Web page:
This is the backstory for a character in my house rules game. It’s much more detailed that the average backstory, but then a character with a name like Yolo Swaggins, Master of Swag End, demands some explanation.
In a hole in the ground there lives a hobbit er, hafling*. It is a nasty, dirty, wet hole, filled with the ends of worms and an oozy smell; he could only wish it was a dry, bare, sandy hole with nothing in it rotting or molding: it was a halfling-hole, which should have meant comfort. But it didn’t. It had a warped round door like a porthole, painted with peeling green paint, with a once shiny brass knob mostly in the middle. The door opened on to a tube-shaped hall like a tunnel: a once comfortable tunnel, with crumbling paneled walls, now stained with water marks, and floors of broken tile and moldy carpet, strewn with decrepit furniture, and lots and lots of pegs for hats and coats—though the halfling hated visitors. The tunnel wound on and on, meandering randomly into the side of the hill—The Hill, as all the people living there called it (though that didn’t really distinguish it from the other hills nearby as those residents referred to their hill as The Hill too)—and many little round doors, all in better shape than this one, opened out of it, first on one side and then on another. No going upstairs for the halfling: empty bedrooms, dirty bathrooms, damp cellars, moldy pantries (lots of these, though sadly there was little in any of them), musty wardrobes, counting rooms (he had whole empty rooms devoted to counting and storing his non-existent wealth), dirty kitchens, dim dining-rooms, all were on the same floor, and indeed on the same passage. The best rooms, which is not saying much, were all on the left-hand side (going in), for these were the only ones to have windows which at least let in the light, through deep-set round windows looking over his weedy garden and beyond, sloping down to the mere pond.
This hole is now occupied by one Bogo Swaggins. The Swagginses had lived in the neighborhood of The Hill for time out of mind, and people once considered them quite reputable but the current residents are held quite in disrepute, not only because of their suddenly appearing and then vanishing wealth, both due to reasons unclear, but also because the current residents never had any kind words or did anything friendly; you could tell what a Swaggins would say on any question without the bother of asking him (“Bah, leave me alone,” and be lucky to be only cursed lightly).
Bogo was once was a very well-to-do halfling, whose mother was the fabulous Madonna Snook, one of the daughters of the Old Snook, head of the halflings who lived in Glindon. It was often said that long ago one of the Snook ancestors must have taken a fairy wife. That was, of course, absurd, but certainly there was still something not entirely right about them, and once in a while members of the Snook-clan would disappear for weeks or months. They discreetly disappeared, and the family hushed it up and there was never an explanation as to what they might be up to; but the fact remained that the Snooks were not as respectable as the Swagginses, though they were undoubtedly richer. Not that Madonna Snook ever had any mysterious disappearances after she became Mrs. Dodo Swaggins. Dodo, that was Bogo’s father, built the most luxurious halfling-hole for her (and reputedly entirely with her money) that was to be found either under The Hill or any other hill in Gramineous, and there at Swag End they remained to the end of their days. Still it is probable that Bogo, her only child, although he looked exactly like a second edition of his solid and comfortable father, got something queer from the Snook side, something that slowly began to come out.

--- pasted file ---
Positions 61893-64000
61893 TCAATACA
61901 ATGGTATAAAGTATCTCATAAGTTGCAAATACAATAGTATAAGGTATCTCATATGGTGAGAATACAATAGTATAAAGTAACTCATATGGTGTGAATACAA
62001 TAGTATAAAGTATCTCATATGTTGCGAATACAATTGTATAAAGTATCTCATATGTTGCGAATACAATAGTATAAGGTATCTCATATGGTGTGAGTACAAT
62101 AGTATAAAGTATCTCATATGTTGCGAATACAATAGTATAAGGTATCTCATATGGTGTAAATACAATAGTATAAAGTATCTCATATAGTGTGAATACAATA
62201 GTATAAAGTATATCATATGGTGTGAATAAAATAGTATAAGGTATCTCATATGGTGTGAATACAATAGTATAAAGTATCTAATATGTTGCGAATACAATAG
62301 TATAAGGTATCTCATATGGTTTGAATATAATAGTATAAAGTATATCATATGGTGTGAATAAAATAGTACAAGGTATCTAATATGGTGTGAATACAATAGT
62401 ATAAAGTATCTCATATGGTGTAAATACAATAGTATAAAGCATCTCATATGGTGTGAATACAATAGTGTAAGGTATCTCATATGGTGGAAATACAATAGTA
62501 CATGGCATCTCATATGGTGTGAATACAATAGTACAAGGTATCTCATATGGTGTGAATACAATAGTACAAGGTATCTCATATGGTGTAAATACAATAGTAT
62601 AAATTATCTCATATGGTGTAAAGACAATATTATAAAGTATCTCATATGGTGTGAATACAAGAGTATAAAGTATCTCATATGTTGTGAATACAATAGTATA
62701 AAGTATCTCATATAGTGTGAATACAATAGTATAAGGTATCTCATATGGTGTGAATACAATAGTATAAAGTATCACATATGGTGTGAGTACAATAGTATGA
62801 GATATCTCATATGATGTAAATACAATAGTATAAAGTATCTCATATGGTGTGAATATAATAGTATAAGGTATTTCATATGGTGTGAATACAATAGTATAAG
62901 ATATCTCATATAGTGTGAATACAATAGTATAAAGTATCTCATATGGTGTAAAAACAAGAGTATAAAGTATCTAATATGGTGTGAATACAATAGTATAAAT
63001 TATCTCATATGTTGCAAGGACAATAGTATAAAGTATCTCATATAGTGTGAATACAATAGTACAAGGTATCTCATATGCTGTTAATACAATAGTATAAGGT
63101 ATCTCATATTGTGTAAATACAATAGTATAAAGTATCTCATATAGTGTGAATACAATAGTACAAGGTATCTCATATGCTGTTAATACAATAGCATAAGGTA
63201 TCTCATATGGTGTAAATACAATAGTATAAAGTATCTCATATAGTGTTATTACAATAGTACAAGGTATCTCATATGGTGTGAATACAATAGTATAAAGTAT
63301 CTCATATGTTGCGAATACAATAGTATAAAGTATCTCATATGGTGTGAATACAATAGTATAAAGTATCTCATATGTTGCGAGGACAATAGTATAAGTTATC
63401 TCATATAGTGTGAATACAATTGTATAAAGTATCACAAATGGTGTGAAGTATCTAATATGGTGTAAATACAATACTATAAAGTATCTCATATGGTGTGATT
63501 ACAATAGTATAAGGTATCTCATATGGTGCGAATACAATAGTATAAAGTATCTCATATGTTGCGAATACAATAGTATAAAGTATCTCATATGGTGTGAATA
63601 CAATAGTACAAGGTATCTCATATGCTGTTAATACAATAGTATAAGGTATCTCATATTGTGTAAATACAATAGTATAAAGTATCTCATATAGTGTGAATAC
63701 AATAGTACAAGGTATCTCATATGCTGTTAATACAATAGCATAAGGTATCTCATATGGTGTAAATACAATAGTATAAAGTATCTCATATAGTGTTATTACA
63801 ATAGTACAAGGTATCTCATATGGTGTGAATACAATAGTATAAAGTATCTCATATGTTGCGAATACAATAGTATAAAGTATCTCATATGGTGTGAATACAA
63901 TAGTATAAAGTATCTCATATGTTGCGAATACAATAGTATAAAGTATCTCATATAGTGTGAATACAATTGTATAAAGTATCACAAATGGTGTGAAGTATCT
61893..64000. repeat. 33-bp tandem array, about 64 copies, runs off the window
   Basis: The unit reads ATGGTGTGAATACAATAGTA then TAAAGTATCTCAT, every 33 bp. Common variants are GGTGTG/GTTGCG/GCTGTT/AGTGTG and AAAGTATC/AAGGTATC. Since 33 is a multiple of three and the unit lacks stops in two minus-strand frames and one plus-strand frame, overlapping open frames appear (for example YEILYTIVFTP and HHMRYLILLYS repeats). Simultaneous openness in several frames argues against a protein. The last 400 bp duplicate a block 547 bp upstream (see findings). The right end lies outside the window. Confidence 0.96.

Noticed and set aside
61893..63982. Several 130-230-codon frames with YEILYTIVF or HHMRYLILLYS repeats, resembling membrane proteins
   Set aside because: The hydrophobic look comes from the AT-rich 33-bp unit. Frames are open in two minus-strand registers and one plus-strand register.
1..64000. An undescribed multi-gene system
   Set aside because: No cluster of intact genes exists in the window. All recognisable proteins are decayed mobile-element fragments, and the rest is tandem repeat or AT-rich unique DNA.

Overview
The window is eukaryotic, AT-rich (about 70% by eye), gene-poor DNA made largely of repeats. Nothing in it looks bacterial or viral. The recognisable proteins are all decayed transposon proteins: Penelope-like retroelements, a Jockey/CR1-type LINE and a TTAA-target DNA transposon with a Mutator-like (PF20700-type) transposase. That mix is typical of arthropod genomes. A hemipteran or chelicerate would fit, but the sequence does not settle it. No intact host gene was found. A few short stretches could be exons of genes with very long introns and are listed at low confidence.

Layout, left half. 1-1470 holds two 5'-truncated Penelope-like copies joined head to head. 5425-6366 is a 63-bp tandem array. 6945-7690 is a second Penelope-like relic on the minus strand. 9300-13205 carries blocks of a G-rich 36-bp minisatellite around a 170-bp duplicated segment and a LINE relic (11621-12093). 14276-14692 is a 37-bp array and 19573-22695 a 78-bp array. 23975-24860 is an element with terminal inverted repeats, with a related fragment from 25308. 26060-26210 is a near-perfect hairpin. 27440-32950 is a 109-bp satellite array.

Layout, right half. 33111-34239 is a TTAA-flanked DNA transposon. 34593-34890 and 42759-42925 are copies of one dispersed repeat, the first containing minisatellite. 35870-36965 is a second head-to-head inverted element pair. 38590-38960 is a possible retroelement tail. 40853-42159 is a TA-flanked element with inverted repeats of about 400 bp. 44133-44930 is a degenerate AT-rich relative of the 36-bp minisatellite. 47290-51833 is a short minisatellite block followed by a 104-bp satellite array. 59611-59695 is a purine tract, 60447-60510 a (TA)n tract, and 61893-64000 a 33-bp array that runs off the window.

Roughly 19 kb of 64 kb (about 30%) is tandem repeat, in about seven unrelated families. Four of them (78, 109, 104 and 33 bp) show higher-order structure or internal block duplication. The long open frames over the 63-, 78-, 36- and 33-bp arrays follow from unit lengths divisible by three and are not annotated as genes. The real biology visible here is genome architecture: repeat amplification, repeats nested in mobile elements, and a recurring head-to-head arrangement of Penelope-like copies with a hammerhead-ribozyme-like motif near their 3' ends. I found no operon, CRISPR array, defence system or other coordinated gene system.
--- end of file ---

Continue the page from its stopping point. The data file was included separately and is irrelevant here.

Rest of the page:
Bogo, upon the death of his parents, when he was about fifty years old or so, lived alone in the beautiful hole built by his father, which was a far cry from what it is today. He seemed very rich and very peculiar. But Bogo was generous with his money, so most people were willing to forgive him his oddities. He remained on visiting terms with his relatives (except, of course, the Sumpfill-Swagginses), and he had many devoted admirers among the poor and unimportant families. As time went on, though his generosity waned as did his visits with relatives and walks about town. Eventually his nature changed from eccentric with no close friends to anti-social with no friends at all, until some of his younger cousins began to grow up.